In the interests of honesty, the following quotation isn’t one I ‘randomly’ came upon during my morning dip into Mrs Woolf’s A Writer’s Diary. I deliberately searched for it. I know the book well enough to roughly recall where to look for what I need when it’s specific.
Two chapters away from finishing my fourth novel, Only May, I’m acutely aware of how I need to take it slowly and get it right. This is the shortest book I’ve written, the most compact in terms of scale. It takes place over the course of the month of May. Four weeks to tell a story doesn’t afford a lot of leeway to create a viable plot. It’s easy to obsess over the minutiae, at the expense of moving the story on. And because it’s a little lighter, wordwise, the temptation to rush is ever present.
“I shall solve it somehow, I suppose. Then I must go on to the question of quality. I think I may run too fast and free and so be rather thin.“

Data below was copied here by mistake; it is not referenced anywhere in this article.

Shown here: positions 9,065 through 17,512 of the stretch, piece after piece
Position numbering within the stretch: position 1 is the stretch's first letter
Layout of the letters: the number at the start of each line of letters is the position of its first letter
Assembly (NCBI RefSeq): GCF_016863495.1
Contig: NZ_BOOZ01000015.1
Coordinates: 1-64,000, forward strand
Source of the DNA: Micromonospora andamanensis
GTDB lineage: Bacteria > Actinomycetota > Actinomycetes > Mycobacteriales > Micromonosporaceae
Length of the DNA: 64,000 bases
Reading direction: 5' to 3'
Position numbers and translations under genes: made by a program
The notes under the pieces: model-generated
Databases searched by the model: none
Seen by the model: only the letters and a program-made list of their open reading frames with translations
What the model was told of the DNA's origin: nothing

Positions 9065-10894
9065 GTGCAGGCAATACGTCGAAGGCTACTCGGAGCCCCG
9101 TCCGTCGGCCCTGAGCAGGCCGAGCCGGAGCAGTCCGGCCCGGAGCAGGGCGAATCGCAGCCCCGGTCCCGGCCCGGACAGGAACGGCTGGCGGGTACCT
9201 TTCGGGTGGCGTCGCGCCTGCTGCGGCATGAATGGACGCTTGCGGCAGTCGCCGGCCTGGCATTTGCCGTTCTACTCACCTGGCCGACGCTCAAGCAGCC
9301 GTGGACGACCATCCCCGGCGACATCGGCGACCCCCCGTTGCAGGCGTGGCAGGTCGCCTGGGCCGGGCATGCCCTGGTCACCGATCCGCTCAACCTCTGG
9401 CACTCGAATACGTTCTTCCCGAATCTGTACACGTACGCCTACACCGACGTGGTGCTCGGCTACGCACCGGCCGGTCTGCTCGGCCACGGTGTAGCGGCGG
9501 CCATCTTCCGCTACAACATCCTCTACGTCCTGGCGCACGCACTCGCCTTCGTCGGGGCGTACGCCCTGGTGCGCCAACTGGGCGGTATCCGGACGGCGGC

What with one lockdown and another, I’ve found it easy to stick to a writing schedule. In fact, I’ve been up with birds these past few weeks, eager to see what my feathered friends have left for me. They haven’t disappointed.
The best thing about writing a novel is the way, in spite of the fear, there comes a point when you allow yourself to believe it might be working. For a while, when I hit the halfway mark I’d convinced myself I was kidding myself. And it was a character who saved me – one who I had initially introduced simply as a convenient hook to hang my central character’s dawning realisation on: her conviction that things were not as they seemed. She has developed into a crucial reality and a woman of solid substance.
The fear by the way is real. I’ve scribbled about it before. How sneaky it is, how insidious. And yet how necessary. Once we begin believing, because we’ve had three books (pick a number) published, we might be a legend in our own lunchtime, we’ve lost our way.
Which bring me neatly to ‘the question of quality‘ Mrs W refers to. She means editing. She means structure and shape and how the thing sits on the page. Wordcount notwithstanding, once I have these final chapters down, I shall have to mess it up. (Technical publishing term – honestly.)
May is my new favourite (sorry Other Characters) largely because she has challenged me. For a while I wasn’t sure where we were going. She did. I’m so pleased I trusted her.